New shooting style proposal – traditional bowhunter here’s some thoughts

Tree canopy in the autumn

Tree canopy in the autumn

As many of you know I shoot in the NFAS (National Field Archery Society) and each year it offers its members the opportunity to put forward proposals for new rules or ideas.  This year one proposal which has been put forward by members is for a new shooting style, that of “traditional bowhunter”

In essence this is shooting a non compound bow with carbon or metal arrows, off the shelf, with no sights, button, stabiliser, and using feather fletchings .

This differs from the exiting NFAS bare bow class by the stipulation of shooting off the shelf of the bow (not allowed to use a rest or button) and use of feathers for fletchings . Full description of the new class is below, please note that this is an expanded version to that shown in the NFAS magazine as it includes changes and suggestions on wording the prospers have received to date.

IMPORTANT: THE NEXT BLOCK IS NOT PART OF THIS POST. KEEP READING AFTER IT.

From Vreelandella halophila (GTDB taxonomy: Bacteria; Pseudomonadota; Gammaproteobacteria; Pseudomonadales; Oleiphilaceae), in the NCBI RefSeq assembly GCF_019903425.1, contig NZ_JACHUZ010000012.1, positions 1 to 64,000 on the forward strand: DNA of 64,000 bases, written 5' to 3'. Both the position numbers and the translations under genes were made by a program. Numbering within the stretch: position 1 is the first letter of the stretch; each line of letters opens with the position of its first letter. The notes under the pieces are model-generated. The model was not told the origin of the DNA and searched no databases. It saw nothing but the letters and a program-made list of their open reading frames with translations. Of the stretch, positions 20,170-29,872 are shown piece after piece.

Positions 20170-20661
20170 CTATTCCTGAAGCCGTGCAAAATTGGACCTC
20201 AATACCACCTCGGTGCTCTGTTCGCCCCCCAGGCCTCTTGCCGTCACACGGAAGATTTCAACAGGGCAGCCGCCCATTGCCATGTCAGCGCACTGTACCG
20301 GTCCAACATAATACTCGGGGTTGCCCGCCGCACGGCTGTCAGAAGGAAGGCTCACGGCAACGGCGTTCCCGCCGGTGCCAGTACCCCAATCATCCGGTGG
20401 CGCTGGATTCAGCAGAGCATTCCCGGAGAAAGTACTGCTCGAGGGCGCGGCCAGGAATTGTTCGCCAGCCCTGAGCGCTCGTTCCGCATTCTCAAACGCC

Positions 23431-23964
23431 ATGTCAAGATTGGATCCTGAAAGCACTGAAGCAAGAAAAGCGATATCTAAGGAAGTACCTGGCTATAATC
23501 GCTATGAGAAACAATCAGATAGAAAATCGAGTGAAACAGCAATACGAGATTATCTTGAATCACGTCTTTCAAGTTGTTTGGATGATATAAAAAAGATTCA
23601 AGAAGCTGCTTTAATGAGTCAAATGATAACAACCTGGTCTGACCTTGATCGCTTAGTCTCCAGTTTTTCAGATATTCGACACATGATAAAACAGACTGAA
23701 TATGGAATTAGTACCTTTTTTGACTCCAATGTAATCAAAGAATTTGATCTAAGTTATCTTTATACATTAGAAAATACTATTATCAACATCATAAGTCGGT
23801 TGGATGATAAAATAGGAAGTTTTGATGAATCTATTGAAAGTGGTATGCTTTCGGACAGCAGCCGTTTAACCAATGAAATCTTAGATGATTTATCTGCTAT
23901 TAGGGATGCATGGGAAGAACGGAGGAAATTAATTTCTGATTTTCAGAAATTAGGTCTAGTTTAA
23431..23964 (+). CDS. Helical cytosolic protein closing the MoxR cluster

“Traditional Bowhunter

A bow of any draw-weight, but not a compound bow or crossbow, may be used.

The bow must be shot from the shelf or hand, No sight, rest, or button of any description can be used.

Only one nocking position is permitted (which may be indicated by nocking points both above and below the arrow). No other knots or attachments in addition to the string serving (excluding silencers), that could be used for sighting or location purposes, are allowed.

One anchor point must be maintained throughout the shoot with the index finger on the nock, be it split finger or 3 under or thumb loose. Face walking and string walking are not permitted. No draw-checks of any kind are permitted.

No external stabilisers are allowed (this does not include bow quivers that attach to the side of the riser, be it by bolts or limb grippers).

If a Bow Quiver is used, arrows must be free from deliberate markings that could be used as a sight. Arrows may be decorated with cresting, but cresting may not extend further than 2 inches in front of the feathers. If crested, when using a bow quiver, arrows must be tip first into the quiver to ensure cresting cannot be used for sighting purposes. No form of release aid is permitted. No deliberate marks can be added to the bow or arrow that can be used for aiming. Arrows shafts must be of non-wooden and non-bamboo materials, fletched with natural feather.